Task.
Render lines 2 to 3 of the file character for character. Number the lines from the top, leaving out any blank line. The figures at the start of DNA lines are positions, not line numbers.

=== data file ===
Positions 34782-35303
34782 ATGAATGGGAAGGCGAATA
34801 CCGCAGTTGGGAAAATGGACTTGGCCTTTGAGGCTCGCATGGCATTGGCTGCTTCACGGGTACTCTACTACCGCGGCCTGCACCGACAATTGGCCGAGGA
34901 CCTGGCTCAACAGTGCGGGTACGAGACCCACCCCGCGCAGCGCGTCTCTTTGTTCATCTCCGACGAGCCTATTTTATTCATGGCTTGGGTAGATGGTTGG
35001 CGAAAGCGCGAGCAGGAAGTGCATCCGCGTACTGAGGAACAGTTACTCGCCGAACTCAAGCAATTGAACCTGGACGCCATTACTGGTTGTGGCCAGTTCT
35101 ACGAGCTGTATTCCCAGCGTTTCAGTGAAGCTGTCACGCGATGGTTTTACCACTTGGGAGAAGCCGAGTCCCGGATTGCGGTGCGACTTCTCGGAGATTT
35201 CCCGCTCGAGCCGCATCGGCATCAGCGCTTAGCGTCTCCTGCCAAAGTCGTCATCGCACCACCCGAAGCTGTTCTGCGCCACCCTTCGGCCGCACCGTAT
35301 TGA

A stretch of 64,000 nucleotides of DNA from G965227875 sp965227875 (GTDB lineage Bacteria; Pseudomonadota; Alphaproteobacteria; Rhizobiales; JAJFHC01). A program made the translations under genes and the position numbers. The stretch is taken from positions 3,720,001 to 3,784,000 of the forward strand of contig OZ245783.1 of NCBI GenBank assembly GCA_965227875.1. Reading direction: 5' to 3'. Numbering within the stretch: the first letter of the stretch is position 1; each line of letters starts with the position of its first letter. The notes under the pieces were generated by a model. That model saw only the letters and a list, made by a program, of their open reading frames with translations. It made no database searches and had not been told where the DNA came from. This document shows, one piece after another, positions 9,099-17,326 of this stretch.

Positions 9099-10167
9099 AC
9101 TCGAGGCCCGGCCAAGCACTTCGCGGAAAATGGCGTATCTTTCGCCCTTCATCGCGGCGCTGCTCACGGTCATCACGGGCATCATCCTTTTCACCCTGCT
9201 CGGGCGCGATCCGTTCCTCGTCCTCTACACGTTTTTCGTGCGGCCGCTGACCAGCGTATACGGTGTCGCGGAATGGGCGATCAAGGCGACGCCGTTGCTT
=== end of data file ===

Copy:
34782 ATGAATGGGAAGGCGAATA
34801 CCGCAGTTGGGAAAATGGACTTGGCCTTTGAGGCTCGCATGGCATTGGCTGCTTCACGGGTACTCTACTACCGCGGCCTGCACCGACAATTGGCCGAGGA